The engine is the heart of the vehicle and should be
scrutinized. Before you start the vehicle, take a look at the
overall condition of the engine area. Is it clean or oil filled,
dirty, and clearly neglected? Many owners bring their dirty engine
compartment to the car wash to be power washed with a high
pressure hose using degreasing fluid or hot water. If the engine
is the only clean part of the vehicle, this is probably the case
and calls for extra attention to what you cannot see. The internal
parts of an engine depend on oil to live. Check the oil first. If
the oil is clean- tan or brown, but not black, ask when the last
oil change was completed. Look on the windshield for your local
quick-lube's oil sticker and if present, check the date against
the mileage on the car. If the oil was changed that morning or
recently, remember to check the oil again after your test drive.
If it is black after the drive, there is serious wear and the
price should reflect that.
Make sure the motor oil is at full level. This will tell you if
the motor is leaking or burning oil. Even if the oil level is
full, the motor can still have an oil consumption problem. Look
under the front of the car for oil leaks. Common sources of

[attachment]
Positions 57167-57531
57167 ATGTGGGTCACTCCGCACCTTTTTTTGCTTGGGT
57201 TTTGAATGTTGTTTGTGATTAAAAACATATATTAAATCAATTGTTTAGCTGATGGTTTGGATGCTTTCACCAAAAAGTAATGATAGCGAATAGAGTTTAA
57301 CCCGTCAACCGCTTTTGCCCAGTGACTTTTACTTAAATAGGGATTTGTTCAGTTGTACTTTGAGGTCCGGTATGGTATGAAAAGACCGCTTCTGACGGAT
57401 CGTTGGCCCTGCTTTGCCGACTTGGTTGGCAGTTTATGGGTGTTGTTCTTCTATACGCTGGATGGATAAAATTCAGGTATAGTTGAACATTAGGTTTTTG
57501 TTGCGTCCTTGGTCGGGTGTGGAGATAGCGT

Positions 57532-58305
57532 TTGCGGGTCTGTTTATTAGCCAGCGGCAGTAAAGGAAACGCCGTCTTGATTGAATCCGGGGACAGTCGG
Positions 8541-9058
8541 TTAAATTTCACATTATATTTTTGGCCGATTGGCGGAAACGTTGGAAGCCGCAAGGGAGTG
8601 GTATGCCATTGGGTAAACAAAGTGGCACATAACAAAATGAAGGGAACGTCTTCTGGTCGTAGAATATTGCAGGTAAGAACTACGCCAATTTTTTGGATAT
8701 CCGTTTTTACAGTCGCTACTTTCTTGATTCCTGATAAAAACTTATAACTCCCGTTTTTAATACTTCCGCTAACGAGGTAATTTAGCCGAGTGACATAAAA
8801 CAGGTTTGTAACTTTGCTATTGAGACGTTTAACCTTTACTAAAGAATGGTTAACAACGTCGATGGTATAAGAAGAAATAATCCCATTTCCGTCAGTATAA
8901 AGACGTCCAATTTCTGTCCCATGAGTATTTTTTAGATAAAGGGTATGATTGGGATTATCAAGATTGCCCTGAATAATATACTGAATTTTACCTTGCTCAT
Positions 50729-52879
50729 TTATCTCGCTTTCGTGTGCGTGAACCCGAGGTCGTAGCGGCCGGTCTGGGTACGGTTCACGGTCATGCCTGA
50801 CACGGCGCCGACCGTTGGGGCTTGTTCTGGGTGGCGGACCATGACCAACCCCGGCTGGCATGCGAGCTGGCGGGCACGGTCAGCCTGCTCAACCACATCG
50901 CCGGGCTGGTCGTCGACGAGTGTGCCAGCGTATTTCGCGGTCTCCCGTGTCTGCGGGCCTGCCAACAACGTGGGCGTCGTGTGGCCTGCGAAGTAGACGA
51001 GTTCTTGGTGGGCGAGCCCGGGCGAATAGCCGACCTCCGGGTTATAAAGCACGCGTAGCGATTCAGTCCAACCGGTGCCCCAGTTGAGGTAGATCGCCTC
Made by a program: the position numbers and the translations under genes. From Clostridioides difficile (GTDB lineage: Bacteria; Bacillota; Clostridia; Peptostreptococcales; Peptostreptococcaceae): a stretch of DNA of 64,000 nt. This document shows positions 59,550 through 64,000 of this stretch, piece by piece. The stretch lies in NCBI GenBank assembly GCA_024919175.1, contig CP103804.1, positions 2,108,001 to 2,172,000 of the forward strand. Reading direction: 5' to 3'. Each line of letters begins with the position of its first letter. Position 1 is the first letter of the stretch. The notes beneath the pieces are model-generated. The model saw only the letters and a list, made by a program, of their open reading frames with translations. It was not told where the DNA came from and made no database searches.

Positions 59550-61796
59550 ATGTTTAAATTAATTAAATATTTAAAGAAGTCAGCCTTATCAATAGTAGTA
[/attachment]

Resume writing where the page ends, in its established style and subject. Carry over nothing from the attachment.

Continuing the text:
leaking oil are valve covers, oil pan, and front and rear engine
seals. Any oil visible on the sides of the engine is a good
indication of these problems. One way to check the inside of the
engine for sludge build up is to remove the oil fill cap and
inspect it. Also look inside the valve cover for sludge and oil
build up. This inspection will indicate how often the oil was
changed and if the engine was neglected. A well-maintained engine,
regardless of mileage, will be fairly clean inside.
Ideally, you want to start the motor cold to assess for
difficulty starting, and blue smoke, which indicates oil being
burned or sucked into the cylinders- perhaps through worn valves.
Let motor run for awhile at idle, then race the motor slightly and
check tailpipe for smoke, thus indicating a oil burning problem.
Engines with these problems should be avoided unless you want a
One final check of the engine would be to let it run and reach
operating temp. When engine is good and hot race engine slightly
and listen for any noises like a rod bearing knock or a weak
hydraulic lifter tick. Knocking or ticking sounds that increase
with engine speed usually represent significant problems and
costly repairs. If you are not able to assess these sounds
yourself, call a vehicle inspection service, should you still be
interested in the vehicle. Do not buy on impulse because the car
is the color you like, while the engine is blowing smoke or
knocking. There is always another car out there, so let some other
sucker buy this one.